Periodicals; Mormons; Religious thought; Philosophy and religion
Independent national quarterly established to express Mormon culture and examine the relevance of religion to secular life. It is edited by Mormons who wish to bring their faith into dialogue with human experience as a whole and to foster artistic and scholarly achievement based on their cultural heritage. The journal encourages a variety of viewpoints; although every effort is made to insure accurate scholarship and responsible judgment, the views expressed are those of the individual authors and are not necessarily those of the Mormon Church or of the editors.
Dialogue Foundation, 900 Hilgard Avenue, Los Angeles, California 90024
Backstage Library Works - 1180 S. 800 E. Orem, UT 84097
Rees, Robert A.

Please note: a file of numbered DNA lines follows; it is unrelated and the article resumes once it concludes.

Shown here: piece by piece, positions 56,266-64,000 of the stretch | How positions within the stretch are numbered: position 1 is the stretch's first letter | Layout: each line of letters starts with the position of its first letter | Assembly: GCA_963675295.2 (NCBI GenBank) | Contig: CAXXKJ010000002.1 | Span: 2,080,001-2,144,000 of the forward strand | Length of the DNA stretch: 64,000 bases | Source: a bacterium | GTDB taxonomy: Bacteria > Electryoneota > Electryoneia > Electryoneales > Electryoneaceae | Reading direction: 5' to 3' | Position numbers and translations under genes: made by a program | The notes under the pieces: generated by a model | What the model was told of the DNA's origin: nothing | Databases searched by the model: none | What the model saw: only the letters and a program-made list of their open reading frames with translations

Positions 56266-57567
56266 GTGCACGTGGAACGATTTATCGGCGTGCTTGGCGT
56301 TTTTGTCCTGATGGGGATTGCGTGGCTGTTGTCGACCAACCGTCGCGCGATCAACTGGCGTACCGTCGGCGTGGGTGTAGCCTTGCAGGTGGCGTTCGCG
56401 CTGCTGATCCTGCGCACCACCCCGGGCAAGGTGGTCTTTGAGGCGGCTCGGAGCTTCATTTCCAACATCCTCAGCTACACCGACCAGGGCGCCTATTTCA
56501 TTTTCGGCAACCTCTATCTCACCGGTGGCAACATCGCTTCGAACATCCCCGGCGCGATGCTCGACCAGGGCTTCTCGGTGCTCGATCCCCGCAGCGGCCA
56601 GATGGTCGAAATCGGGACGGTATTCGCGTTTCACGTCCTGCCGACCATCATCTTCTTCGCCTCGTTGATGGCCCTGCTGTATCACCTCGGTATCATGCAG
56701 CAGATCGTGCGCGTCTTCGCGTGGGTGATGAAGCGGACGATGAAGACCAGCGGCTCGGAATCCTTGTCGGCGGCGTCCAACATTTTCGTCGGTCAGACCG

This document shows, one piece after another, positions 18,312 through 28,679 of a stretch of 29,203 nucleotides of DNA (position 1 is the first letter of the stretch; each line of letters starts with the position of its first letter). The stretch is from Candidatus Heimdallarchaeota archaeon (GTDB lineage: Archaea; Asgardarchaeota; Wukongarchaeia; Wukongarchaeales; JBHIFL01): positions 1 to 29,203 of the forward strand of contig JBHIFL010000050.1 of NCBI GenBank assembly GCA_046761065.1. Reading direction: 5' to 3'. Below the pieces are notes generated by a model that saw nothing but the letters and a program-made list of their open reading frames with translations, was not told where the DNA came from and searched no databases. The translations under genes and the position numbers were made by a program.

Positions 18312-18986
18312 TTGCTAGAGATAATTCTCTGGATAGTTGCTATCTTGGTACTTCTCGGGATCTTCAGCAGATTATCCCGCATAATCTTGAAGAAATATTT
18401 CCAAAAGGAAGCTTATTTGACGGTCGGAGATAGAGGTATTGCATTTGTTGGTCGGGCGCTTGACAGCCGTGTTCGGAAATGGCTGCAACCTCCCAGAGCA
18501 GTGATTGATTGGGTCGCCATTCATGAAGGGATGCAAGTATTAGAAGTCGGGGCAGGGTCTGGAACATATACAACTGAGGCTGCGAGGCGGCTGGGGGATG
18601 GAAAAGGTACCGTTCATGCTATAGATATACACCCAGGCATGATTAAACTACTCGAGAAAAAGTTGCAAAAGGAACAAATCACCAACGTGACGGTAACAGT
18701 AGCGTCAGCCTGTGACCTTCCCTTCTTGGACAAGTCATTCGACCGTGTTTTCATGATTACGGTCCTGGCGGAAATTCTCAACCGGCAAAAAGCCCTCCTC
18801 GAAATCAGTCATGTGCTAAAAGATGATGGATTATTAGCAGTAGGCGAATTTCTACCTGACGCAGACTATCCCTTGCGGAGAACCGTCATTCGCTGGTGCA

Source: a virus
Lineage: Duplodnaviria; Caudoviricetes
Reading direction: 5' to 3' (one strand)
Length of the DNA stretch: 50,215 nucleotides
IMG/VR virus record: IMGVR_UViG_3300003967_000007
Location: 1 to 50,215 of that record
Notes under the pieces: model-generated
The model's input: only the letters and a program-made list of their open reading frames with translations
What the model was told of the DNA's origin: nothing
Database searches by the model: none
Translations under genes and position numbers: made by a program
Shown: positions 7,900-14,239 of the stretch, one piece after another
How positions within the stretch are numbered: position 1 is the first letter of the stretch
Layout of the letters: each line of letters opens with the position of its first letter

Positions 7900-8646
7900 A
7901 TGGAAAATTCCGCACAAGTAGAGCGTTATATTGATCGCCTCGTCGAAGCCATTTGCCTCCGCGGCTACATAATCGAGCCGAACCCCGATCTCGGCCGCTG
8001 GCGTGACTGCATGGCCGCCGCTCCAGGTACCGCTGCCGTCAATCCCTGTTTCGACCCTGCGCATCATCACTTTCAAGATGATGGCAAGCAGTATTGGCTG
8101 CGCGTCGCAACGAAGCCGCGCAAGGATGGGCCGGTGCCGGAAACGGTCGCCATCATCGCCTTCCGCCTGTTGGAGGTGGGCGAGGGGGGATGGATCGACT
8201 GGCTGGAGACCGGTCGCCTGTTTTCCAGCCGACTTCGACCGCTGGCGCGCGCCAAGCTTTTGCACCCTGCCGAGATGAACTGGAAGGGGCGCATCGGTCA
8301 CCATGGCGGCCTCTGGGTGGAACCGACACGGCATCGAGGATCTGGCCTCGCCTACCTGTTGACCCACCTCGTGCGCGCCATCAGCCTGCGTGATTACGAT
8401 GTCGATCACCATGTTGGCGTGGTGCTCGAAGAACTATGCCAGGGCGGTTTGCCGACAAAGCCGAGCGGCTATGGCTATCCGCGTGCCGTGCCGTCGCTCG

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154 I Dialogue Airport that his heart would leap as it had when he returned from his mission, his body alive with memory, pride, gratitude, and love, but that had not happened. And it had not happened either when they drove around the point of the mountain and down into Utah Valley, the lights of Provo bright before them. He went alone to places he had felt emotion, the Provo High gym, tennis courts, and locker room, the ward chapel, every room in the house, familiar streets under familiar trees, places he used to park with his dates, but he felt nothing. Two weeks ago on one of his long night drives, he swam out to the middle of Deer Creek Reservoir, hung naked there in the hundred-foot-deep water staring up at the moon and stars, his whole body cool, which he knew he could keep cool forever if he wanted. Steve rubbed the right side of his groin. Dr. Jensen's license, medical school diploma, residency certificate in general surgery, and his army medical certificate hung on the wall over the examining table. The chrome, glass, and white enamel surfaces in the room gleamed in the diffused yellowish light. An open medical journal lay face-down on the glass-topped desk by the pile of manila folders. The glass reflected Dr. Jensen's gold-framed family pictures. He had two pictures of his son. Worn copies of the Articles of Faith, Jesus the Christ, and the standard works stood in the row of books pushed against the wall. The pad of white prescription blanks lay next to the pen holder. Down the hall a phone rang. "Well, hello, Steve. It's good to see you again." Dr. Jensen came in wiping his hands on a towel, his white jacket buttoned. He stepped on the foot pedal, dropped the towel into the large chrome container. He shook Steve's hand, his hand cool. "Well, you made it back I see." "Yes." "I think that your mother has counted every hour you were in Vietnam and said a thousand prayers. I guess you'll be finding a job and going to school at BYU this fall, and meeting a girl. The sooner you returned missionaries and servicemen get married, the better. You're going into law aren't you?" "I don't know." "Oh, I thought that was all decided." "I don't know anymore." "Well, there are lots of good jobs if you're willing to work hard enough. Find something you like and work hard at it. Too many people go through life never knowing what they want." Dr. Jensen looked down at his opened manila folder, adjusted his bifocals. "You've got some kind of skin problem, Steve? Something you brought back from Vietnam with you I suppose?" "Yes. It's on my army medical records, but I don't want to have to go to Salt Lake to the V.A. Hospital everytime I need some salve." "Where does it bother you the most, between your toes, around your genitals, under your arms, where you sweat? It burns doesn't it?" "Yes." "Go behind the screen and undress. You can roll your garments down to your waist." Steve stripped down to his shorts and walked back out, the tile cool on his feet. Dr. Jensen glanced at him, then pulled the long-necked lamp over to the white metal chair. "Sit down here." The cool metal chilled Steve. Pushing the lamp in